Native SpeciesSweetfern

Comptonia peregrina
FOUND by Glaceau 2
ID Confirmed
Quality checked by Ms. H
Peer reviewed by Chris and Jacob
Field Notes
The habitat in which we studied and looked for the Sweet Fern plant was in a rocky, ditch-like area that borders a forested habitat. We noticed that the Sweet Fern smells very similar to a pine tree or other fern-like plants although this plant is not classified as a fern. We can also hear the sounds of car motors because we are in a developed that is very close to a road. We were surprised that we found both native, Sweet Fern, and nonnative, Japanese Barberry, plants in the same quadrat. A problem we ran into with finding evidence for identifying the Sweet Fern and Japanese Barberry plants was that we didn't find any densely grown plants that formed shrubs but the plants generally grown together.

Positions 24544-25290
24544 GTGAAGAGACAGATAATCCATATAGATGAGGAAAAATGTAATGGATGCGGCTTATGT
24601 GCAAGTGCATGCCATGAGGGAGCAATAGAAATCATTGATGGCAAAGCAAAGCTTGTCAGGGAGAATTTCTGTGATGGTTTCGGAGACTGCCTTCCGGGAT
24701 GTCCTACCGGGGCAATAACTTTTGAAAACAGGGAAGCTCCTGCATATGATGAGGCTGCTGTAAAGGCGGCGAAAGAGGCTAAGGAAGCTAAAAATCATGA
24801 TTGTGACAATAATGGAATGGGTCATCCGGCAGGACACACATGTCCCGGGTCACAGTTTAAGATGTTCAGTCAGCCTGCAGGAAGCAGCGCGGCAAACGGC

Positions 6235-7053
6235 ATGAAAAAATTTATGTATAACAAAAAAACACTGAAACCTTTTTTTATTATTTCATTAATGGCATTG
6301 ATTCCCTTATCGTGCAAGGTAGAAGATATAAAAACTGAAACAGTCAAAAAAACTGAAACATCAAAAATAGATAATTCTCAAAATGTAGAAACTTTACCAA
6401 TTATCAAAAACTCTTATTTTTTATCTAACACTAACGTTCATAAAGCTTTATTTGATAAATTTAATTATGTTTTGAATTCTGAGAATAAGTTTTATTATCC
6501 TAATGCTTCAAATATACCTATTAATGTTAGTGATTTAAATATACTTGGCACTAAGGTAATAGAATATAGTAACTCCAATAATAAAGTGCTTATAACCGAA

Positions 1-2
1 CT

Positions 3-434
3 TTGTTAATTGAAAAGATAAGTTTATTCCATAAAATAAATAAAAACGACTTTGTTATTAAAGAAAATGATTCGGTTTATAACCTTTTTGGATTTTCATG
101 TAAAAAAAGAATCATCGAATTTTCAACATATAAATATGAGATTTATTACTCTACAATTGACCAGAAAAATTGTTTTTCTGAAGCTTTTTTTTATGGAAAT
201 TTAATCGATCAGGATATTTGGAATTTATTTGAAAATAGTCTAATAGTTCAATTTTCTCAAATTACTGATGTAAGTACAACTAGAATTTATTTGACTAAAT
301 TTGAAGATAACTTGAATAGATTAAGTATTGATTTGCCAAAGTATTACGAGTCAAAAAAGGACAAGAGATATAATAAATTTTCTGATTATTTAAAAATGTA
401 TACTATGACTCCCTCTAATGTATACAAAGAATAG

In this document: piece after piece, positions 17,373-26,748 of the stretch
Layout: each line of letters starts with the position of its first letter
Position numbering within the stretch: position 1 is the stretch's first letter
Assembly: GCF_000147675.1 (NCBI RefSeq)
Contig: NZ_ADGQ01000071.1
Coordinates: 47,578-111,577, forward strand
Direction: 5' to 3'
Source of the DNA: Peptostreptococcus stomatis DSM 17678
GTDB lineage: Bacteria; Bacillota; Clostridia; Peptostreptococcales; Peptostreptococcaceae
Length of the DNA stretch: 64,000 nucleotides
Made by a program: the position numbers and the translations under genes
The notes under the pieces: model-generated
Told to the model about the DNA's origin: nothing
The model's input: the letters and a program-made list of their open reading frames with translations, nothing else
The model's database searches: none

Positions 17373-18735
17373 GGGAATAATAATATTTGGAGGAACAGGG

A sketch of our study site.
Supporting Evidence
Photo of my evidence.
The leaves are in between 5-12 cm, ours is approximately 7 cm, and are alternating in pattern. The shape of the leaves are simple with the edges of the leaves are lobated, meaning that they have spots that are concave and then are convex.
Photo of my evidence.
The Sweet Fern is a shrub plant so it grows densely or together and stands about 1 and a half meters tall. This plant grows in a spot were sunlight is excessive and in sandy soil.
Photo of my evidence.
Although Sweet Fern is not a true fern, it looks very similar to ferns commonly found, but can be distinguished by its woody stem and shrub-like growth.
Species Observation: Species Looked For
Did you find it?: 
I think I found it
Scientific name:
Comptonia peregrina
Common name:
Sampling method: 
Quadrat (user-placement)
Photo of our sampling method.
Place Studied
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Map this species
N 43.736950 °
W -70.275450 °
Observation Site Information
A photo of our study site.
Upland - Developed areas
Trip Information
Upland Edge of Stream and Road
Trip date: 
Fri, 2011-09-16 08:00
Town or city: 
Type of investigation: 
Species Survey


Your observations were astute. Ditches are the most common site for Comptonia and many weeds, native and non-native. Why do you suppose that is?